[How seriously the history-of-astronomy clique should be taken could not possibly be more ironically gauged than by the spectacle that its awe of brain-kissing expertise would lead it to recommend its grandest MacArthur for a completely straight-faced (and incompetent [not a word

Swerdlow's face must still hurt from the strain of not guffawing out loud at Ptolemy, the

1989: The misunderstanding
essential to this ** MacArthur Award**-winning paper's
claim that minuscule motion in 6d proves
Ptolemy couldn't determine the time of Venus' elongation is
depressingly parallel to the author's prior ironically-arrogant ignorance
of the method of equal altitudes:

(They teach this stuff in high school.

But not, apparently, at the institutions that voted a MacArthur to this artfully careerist paper.)

1989: The foregoing incomprehensions lead to Swerdlow's claim:
“the selection of a particular date for true greatest elongation
would be arbitrary in any case.” I.e.,
the ** JHA**, which makes up behind-the-back
fantastic smears at will, naturally
isn't bothered if a scientist just makes up data the same way.

1991: ** JHA** discovers the Winter Equinox.

Paralleling an equally eminent Muffioso's discovery of the Autumnal Solstice.

Both discoveries compared in magnificence to Winnie-the-Pooh's discovery of the East Pole of the Earth:

1991: New-arithmetic 128° − 65° = 65°.

(This is not a mere typo, as contingent math shows.)

** DIO 1.2** [1991]
§§G7&G9 [pp.121-122].

1991: Equating 67d2/3 with 67°2/3
(which is consistent with Velikovsky's 360d year:
** Worlds in Collision** p.330).

1991: ** JHA** declares data
unfittable by orbits, though these data
obviously can be described by the usual elements.

At Curtis Wilson's behest, the

1992: ** JHA** alleged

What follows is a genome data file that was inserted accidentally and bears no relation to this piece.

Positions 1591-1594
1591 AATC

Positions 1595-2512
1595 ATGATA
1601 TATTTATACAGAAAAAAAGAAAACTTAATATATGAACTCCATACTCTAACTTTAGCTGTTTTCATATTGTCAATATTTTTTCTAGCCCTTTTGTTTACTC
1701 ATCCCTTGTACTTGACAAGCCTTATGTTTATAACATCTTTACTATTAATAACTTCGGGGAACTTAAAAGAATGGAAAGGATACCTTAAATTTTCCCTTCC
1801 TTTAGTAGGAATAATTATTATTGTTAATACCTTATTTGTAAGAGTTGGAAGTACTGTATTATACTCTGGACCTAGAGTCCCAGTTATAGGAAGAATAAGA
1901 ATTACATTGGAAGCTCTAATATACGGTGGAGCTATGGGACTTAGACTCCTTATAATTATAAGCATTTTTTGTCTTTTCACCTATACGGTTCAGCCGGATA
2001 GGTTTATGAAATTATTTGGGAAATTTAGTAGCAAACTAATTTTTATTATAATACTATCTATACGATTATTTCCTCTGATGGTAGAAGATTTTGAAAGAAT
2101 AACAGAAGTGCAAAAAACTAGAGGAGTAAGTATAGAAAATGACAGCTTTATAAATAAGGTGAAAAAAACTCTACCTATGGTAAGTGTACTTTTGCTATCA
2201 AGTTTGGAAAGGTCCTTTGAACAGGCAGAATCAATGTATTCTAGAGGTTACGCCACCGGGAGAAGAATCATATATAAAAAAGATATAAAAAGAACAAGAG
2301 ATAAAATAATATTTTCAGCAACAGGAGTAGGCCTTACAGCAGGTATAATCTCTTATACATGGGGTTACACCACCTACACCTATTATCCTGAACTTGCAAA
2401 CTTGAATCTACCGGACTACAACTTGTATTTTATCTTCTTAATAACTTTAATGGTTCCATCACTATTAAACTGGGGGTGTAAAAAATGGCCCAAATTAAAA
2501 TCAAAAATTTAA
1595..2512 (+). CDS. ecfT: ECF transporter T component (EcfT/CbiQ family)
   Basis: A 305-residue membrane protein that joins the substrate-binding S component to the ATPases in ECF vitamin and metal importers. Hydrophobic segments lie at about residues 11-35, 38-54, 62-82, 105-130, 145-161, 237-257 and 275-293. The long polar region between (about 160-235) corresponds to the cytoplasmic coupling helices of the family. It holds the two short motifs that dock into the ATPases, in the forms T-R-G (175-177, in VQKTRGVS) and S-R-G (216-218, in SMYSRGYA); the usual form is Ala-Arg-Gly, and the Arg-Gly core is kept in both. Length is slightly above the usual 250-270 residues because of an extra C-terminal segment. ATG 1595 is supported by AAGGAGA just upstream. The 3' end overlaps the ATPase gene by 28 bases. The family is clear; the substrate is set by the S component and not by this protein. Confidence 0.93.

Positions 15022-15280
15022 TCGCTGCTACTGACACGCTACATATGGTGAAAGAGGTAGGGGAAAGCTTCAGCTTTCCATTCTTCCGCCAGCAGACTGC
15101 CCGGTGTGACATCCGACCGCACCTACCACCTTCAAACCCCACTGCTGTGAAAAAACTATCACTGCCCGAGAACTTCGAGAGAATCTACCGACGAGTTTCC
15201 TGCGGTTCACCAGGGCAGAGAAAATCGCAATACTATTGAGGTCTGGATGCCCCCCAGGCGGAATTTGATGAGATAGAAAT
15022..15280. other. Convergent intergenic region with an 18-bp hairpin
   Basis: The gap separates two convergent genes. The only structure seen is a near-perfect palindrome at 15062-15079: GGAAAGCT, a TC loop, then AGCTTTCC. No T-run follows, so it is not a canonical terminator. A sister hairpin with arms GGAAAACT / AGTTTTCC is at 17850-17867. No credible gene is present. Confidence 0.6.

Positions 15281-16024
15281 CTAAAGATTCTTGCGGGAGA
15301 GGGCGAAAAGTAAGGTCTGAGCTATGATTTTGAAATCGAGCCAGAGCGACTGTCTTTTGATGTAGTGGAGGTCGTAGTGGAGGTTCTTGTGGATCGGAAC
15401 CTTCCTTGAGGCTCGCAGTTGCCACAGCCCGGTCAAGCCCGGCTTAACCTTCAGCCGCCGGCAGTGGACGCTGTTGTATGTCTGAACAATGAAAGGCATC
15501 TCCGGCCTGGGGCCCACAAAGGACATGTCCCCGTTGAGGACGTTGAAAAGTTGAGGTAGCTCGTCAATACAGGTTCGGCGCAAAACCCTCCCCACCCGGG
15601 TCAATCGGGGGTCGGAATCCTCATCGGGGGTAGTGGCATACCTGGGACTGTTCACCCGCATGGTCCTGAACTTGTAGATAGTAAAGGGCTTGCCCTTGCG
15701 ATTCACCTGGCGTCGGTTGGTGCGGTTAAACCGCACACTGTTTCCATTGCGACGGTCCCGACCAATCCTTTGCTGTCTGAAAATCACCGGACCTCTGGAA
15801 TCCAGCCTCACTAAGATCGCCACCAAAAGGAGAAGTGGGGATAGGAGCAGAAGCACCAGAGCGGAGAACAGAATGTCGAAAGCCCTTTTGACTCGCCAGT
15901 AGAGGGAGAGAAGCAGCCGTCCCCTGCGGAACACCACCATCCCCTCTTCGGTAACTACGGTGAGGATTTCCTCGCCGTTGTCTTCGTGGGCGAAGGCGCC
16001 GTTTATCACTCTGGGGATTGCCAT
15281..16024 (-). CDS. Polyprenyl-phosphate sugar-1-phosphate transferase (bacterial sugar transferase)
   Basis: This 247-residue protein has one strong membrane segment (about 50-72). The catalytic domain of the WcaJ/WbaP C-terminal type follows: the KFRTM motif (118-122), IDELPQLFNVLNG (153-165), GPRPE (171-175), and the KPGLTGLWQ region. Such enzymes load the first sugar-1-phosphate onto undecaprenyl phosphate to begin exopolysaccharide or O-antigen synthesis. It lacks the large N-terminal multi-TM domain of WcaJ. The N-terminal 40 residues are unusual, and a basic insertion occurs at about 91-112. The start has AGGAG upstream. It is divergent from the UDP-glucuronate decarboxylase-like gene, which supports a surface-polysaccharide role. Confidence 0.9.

“further research”
into another scholar's curve fitted to the Ptolemy solar theory's errors
— without noticing that it is undone (primarily) by
an innocent sign-error (that created 180° phase discrepancy) — this,
while refusing to cite

[a] the correct fit elsewhere in the very DR 1982 paper that was extensively attacked in the

or

[b] the correct fit in the Wlodarczyk paper immediately following in the same 1987

or

[c] the correct fit in Britton 1992 (Princeton; orig. Yale 1967).

1992: Current ** JHA** board-member Swerdlow
urged that consideration of a famous historical controversy be henceforth
expunged from the

1992: Same Swerdlow paper unaware that cosβ
weights are needed for measuring the great-circle size
of celestial longitude differentials.

** DIO 2.3** [1992]
‡8 n.31 [p.106].

1992: Same ** JHA** paper also claims that
0°.2 great-circle waves in the Ancient Star Catalog
would be undetectable.

1992: Same paper eyeballs fit to Peters longitude-error curve
(instead of using least-squares), with seriously false result.

** DIO 2.3** [1992]
‡8 n.31 [p.106].

1992: In so doing, the author forgets to remove
the large 11'-amplitude error-wave due to Ptolemy's known false obliquity,
which muddles the phase and amplitude
of the error-wave that actually needs explaining.

** DIO 2.3** [1992]
‡8 §C14 [p.107-108].

1992: Hoskin's rendition
of Hegel's notorious 1801 planet-distance scheme
fails to translate 4/3 power,
thus omitting the heart of the theory.

** DIO 1.2** [1991]
n.60 [p.110].

1995: Confusion of Hipparchos' 600y span of
eclipse calculations (from his era back to 747BC)
with a non-existent 600y cycle.

** DIO 6** [1996]
‡1 §K [pp.26-27].

2001: In a last-ditch attempt
to salvage Ptolemy's claim of observership of the Ancient Star Catalog,
** JHA** again extensively attacked DR's
1982 paper (published in a refereed science journal)
proving Hipparchos observed the Catalog through a statistical argument
dependent upon assuming a clear atmosphere.
The

[a] R.Newton's fractional-endings argument (

[b] DR's 1976 absent-error-waves analysis in the 1st part of the same 1982 paper whose 2nd part was under

[c] G.Graßhoff's devastating 1986&1990 statistical study.

Highly expert analyses by K.Pickering and D.Duke ended this chauvinist nonsense quickly.

2001: The same ** JHA** paper had applied
modern skies' daylight-sky opacity to ancient night-time best-clarity skies.
The

(In 2005, the 2001 author rather switched over to Hipparchos' side. In 2013, he sorta switched to the middle, still unable to admit having prominently and slanderously taken the wrong side in this ex-debate.)

2001: The most obvious factor overlooked by
the ** JHA** attack (and everyone else) was that
if ancient sky-opacity (not long-suspected plagiarism) had accounted for
the unique 6° gap between Ptolemy's horizon and his lowest stars,
then we would find a similar gap in Hipparchos'

2001: As part of his argument for dense sky-opacity,
the paper's author argued
(along with the whole history of astronomy establishment)
that Ptolemy's *arcus visionis* data were not on the horizon,